1945 · Netherlands
Kees Smits is regarded as a well established artist, who originates from the Netherlands, like other renowned artists such as Ine Lamers, Marjolein Rothman, Dina Danish, Jan Willem Van Welzenis, and Simon Schrikker. Kees Smits was born in 1945.
Galleries and Exhibitions
Kees Smits' work is available for viewing at Slewe Galerie in Amsterdam, the Netherlands. Kees Smits most recent exhibition recorded on Artland was at Slewe Galerie in Amsterdam (17 January 2020 until 14 February 2020) with the exhibition Solo exhibition.
Historical Context of Netherlands
The Netherlands has been established as an artistic and cultural centre for centuries, for instance through the international influence of renowned artists such as Jan van Eyck in the fifteenth century. In the 1600s, the Dutch Golden Age saw the emergence of such distinguished artists as Rembrandt, Rubens, Vermeer, Van Dyck and Van Ruisdael. Dutch artist Vincent Van Gogh is considered as one of the most significant forerunners of the post-Impressionist period and is still regarded as an extraordinary, unprecedented painter that has influenced the art sphere regardless of any era or movement. At first established as a magazine, De Stijl was a movement that established abstract art in the Netherlands, led by Piet Mondrian and Theo van Doesberg. De Stijl artists would espouse a visual language solely composed of geometrical shapes, and the movement also had a significant influence on modern architecture as well as design. Gerrit Rietveld was a prominent architect and designer who embraced the ideals and the essence of De Stijl in his work. Willem de Kooning was also a Dutch national, though he migrated to the United States in the earlier years of his life, and his work was predominantly influenced by the Abstract Expressionism movement prosperous in New York City in the late 1940s and 1950s.
Further Biographical Context for Kees Smits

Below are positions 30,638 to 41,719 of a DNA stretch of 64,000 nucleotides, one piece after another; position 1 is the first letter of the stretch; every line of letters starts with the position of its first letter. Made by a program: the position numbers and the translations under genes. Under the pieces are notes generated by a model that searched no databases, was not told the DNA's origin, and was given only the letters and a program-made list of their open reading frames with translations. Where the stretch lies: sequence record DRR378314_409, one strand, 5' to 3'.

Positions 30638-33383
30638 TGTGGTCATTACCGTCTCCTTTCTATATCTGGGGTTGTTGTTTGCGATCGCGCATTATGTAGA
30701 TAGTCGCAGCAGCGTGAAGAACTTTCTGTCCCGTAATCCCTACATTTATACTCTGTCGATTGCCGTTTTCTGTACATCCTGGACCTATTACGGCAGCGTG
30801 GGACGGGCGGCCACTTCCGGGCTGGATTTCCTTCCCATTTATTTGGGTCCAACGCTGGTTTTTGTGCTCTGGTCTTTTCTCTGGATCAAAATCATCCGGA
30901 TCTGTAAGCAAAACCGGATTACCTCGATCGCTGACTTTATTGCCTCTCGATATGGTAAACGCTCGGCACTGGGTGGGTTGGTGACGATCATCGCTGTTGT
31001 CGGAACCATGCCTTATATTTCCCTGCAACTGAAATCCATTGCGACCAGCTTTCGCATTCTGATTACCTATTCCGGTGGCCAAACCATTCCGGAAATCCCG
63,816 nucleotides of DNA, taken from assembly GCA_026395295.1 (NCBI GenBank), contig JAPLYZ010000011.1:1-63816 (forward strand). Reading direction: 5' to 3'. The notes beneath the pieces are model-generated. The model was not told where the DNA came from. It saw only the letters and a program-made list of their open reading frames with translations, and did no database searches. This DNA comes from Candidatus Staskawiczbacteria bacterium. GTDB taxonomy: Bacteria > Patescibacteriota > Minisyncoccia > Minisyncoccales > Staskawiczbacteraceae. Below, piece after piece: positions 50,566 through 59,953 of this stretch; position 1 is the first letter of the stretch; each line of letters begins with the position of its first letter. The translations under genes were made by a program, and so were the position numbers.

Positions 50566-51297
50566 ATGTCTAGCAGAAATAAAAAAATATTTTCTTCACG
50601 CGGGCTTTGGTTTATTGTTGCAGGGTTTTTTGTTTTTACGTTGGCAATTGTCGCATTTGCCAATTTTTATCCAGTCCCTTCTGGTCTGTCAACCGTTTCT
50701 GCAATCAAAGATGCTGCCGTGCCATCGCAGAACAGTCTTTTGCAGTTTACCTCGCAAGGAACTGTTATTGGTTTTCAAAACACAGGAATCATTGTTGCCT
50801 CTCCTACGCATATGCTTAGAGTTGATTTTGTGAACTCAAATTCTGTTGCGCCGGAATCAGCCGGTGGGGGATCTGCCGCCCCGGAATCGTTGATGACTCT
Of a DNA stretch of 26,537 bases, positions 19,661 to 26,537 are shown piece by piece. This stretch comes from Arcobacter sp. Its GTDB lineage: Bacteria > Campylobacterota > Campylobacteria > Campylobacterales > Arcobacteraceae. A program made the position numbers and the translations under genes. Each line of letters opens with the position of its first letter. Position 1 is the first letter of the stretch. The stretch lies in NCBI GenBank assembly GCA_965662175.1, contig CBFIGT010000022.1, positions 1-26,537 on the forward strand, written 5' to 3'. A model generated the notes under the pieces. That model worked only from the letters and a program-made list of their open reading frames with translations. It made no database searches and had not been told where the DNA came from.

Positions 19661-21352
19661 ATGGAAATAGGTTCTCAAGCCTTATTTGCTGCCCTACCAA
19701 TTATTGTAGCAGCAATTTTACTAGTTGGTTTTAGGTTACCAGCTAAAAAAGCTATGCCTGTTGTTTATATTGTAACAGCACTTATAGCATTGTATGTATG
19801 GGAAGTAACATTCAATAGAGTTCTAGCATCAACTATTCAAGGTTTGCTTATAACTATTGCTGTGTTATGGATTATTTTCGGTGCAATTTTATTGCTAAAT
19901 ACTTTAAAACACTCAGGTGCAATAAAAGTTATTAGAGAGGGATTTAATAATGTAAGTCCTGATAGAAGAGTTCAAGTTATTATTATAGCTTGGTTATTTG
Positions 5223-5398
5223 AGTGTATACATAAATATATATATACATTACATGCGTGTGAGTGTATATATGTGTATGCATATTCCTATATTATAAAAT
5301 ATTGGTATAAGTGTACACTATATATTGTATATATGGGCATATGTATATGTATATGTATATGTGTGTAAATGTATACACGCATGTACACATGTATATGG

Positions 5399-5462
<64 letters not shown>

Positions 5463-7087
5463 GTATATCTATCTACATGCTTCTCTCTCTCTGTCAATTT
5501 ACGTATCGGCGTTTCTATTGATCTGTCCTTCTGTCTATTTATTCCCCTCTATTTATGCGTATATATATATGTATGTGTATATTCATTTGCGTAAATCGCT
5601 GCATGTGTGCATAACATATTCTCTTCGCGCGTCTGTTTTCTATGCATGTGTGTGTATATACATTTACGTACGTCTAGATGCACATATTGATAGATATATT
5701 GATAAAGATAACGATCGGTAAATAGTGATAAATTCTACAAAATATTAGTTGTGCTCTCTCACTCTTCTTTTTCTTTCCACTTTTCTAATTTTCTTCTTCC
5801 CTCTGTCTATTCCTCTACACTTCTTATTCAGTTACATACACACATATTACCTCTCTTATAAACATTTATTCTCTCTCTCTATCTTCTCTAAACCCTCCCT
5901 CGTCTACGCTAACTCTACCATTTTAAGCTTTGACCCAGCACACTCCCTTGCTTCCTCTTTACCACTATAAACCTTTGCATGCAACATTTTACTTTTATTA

Born in 1945, Kees Smits' creative work was largely influenced by the 1960s. The astronomical impact of the 1960s was truly astonishing across the globe. Illustrative of a time stirring both hope and anger, the 1960s triggered an outburst of cutting-edge ideologies and movements, truly exciting and ground-breaking. Historically set in the context of the Cold War, which would have a highly influential impact internationally, largely defined by the Iron Curtain dividing Europe both physically and spiritually, and drastically marked by the erection of the Berlin Wall in 1961. The 1960s re-defined all pre-existing expectations on gender, race and justice, questioned education as well as morality and selfhood – for instance through the civil rights movement and second wave of feminism, as well as student political uprisings. The incredible boom of mass consumerism also defined the era, generating new trends in marketing and advertising. Minimalism developed the crucial idea that art should exist in its own reality, and not try to mimic the real world. Born of a desire to obliterate all pre-established notions about art, Minimalism turned into a radically progressive movement, highly influential worldwide, with artists such as Frank Stella, Donald Judd and Dan Flavin as key figures. Minimalism became significant through the works of artists such as Victor Vasarely and Bridget Riley, while Pop art was a fundamental by-product of the latter, simultaneously critiquing and glorifying popular culture. The iconic contemporary art movements that reverberated through the wave of radicalism of the 1960s also had their own nuances and scopes, particular to different regions or countries. Spatialism, for example, was founded in Italy by Lucio Fontana and Piero Manzoni, and its ideologies embraced by the Zero group in Germany. Across Europe, the philosophy of Existentialism deeply influenced artists such as Francis Bacon and Alberto Giacometti, who strived to depict the raw human emotions often connected to reflections on death and the haunting anxiety of the meaninglessness of life.
- Galleries Representing this Artist